Being in these workplaces, we also learned that measurement needs to serve the deepest purposes of work. It is only when we connect at the level of purpose that we willingly offer ourselves to the organization. When we have connected to the possibilities of what we might create together, then we want to gather information that will help us be better contributors. But in too many organizations, just the opposite happens. The measures define what is meaningful rather than the greater meaning of the work defining the measures. As the focus narrows, people disconnect from any larger purpose and do only what is required of them. They become focused on meeting the petty requirements of measurement and, eventually, they die on the job. They have been cut off from the very wellspring of purpose that motivates them to do good work.

If we look closely at our experience in the past few years, it is clear that as a management culture, we have succeeded at developing finer and more sophisticated measures. But has this sophistication at managing by the numbers led to the levels of performance or commitment we’ve been seeking? And if we have achieved good results in these areas, was it only because we discovered the right measures, or can we credit something else going on in the organization?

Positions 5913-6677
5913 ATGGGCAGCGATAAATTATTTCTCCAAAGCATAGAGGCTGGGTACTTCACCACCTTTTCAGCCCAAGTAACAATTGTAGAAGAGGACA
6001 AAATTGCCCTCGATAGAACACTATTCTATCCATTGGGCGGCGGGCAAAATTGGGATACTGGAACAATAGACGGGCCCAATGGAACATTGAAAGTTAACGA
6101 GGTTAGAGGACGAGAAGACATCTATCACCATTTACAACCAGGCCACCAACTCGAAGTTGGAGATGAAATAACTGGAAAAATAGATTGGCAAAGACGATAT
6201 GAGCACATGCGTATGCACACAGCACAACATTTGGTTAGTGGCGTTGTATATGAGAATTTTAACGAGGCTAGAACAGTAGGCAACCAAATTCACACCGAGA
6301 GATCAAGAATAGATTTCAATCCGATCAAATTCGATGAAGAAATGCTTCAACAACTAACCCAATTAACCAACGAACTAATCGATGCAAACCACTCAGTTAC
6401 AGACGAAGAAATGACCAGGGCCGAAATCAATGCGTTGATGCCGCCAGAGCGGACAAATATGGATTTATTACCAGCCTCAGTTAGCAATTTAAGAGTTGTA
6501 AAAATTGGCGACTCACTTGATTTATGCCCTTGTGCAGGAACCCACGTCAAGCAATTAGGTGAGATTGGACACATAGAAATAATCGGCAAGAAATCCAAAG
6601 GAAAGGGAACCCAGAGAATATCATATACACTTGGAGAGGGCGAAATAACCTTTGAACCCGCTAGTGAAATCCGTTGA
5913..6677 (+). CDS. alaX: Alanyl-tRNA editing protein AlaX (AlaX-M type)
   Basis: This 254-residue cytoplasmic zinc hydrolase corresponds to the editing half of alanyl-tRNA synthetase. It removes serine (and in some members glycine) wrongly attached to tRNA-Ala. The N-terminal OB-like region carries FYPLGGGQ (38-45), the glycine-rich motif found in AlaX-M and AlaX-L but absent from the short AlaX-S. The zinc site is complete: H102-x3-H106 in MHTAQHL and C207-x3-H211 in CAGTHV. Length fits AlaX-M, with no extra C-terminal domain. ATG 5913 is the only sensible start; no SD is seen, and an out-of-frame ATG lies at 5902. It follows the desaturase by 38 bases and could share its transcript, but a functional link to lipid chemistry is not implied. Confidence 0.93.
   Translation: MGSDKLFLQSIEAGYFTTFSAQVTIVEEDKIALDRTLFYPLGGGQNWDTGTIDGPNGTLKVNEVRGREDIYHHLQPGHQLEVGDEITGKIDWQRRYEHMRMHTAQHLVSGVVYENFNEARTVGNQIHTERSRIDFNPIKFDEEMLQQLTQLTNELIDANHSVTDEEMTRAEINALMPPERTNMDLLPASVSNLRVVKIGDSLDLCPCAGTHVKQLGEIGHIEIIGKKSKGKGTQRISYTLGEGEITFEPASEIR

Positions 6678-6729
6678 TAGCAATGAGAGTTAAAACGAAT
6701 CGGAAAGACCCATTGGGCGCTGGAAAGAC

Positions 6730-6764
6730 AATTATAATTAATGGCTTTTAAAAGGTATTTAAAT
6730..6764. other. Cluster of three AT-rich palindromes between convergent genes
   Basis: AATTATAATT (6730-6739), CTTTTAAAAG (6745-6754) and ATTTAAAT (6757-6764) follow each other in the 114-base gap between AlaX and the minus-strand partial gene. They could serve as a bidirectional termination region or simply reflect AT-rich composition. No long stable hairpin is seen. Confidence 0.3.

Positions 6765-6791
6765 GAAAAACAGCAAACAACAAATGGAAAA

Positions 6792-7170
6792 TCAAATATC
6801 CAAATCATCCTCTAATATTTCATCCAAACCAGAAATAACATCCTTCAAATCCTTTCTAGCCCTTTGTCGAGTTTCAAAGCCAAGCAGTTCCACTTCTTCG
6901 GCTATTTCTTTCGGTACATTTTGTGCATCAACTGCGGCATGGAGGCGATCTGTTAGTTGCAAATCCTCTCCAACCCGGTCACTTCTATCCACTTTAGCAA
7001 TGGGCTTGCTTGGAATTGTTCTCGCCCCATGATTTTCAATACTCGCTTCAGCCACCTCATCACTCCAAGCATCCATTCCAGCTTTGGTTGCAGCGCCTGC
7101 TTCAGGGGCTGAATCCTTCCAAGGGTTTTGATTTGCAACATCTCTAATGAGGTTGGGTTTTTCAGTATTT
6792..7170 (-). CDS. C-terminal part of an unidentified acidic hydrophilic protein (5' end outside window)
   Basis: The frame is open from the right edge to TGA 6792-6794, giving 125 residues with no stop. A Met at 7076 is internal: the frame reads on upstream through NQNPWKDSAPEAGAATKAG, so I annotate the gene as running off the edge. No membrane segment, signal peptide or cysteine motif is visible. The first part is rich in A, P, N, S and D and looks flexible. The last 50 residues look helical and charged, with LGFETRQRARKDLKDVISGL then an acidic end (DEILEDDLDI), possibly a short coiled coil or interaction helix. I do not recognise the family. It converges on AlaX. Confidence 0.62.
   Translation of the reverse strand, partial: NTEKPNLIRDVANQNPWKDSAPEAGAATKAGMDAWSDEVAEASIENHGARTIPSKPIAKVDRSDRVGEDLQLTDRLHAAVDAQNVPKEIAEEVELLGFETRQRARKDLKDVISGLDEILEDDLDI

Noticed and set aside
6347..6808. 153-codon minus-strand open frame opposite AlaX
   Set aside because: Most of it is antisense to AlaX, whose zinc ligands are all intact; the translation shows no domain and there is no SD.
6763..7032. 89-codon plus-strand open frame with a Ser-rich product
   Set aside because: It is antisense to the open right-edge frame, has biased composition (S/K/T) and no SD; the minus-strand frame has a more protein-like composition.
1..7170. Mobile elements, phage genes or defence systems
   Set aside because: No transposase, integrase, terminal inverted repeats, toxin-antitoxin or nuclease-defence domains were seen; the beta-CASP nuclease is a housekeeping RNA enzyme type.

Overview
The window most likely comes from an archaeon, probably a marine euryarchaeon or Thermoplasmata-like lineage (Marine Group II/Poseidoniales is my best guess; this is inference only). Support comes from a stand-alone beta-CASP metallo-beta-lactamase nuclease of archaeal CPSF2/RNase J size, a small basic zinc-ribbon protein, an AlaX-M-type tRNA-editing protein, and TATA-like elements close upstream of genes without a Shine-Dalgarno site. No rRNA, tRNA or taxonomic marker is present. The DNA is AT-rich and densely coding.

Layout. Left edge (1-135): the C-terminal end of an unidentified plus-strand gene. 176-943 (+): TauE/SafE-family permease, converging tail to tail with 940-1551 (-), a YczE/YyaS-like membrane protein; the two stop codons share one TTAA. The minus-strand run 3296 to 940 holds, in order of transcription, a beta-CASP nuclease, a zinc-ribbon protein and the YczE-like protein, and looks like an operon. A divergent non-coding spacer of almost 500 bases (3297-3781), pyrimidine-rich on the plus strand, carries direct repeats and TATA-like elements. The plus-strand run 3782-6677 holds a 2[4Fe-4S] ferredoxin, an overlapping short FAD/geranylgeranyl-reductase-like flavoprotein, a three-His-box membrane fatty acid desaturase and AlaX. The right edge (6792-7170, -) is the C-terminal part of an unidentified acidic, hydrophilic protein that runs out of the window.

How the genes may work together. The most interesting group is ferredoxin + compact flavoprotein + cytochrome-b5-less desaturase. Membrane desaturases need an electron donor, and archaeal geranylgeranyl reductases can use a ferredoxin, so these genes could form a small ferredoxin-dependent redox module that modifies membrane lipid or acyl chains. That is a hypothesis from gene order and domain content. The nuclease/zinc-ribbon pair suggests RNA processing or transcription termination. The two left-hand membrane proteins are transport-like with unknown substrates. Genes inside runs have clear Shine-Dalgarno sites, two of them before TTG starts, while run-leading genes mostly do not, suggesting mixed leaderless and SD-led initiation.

We would like to dethrone measurement from its godly position, to reveal the false god it has been. We want instead to offer measurement a new job–that of helpful servant. We want to use measurement to give us the kind and quality of feedback that supports and welcomes people to step forward with their desire to contribute, to learn, and to achieve. The uses of measurement must come from a deeper place of understanding–the understanding that the real capacity of an organization arises when colleagues willingly struggle together in the common work that they love.

What do YOU think is important to measure?


 


Reprinted with permission from Journal of Performance Management. 1999. New York: Research Institute of America Group (January) pp 24-27.


Margaret Wheatley and Myron Kellner-Rogers are consultants to an unusually broad array of organizations, from the U.S. Army to local schools, from global corporations to religious orders. Together they lead the work of the Berkana Institute, a nonprofit research foundation, and are partners in the educational and consulting firm Kellner-Rogers & Wheatley Inc. They are co-authors of A Simpler Way (1996, Berett-Koehler Publishers). Dr. Wheatley’s earlier book, Leadership and the New Science (1992, Barett-Koehler) was recently named one of the 10 best management books of all time.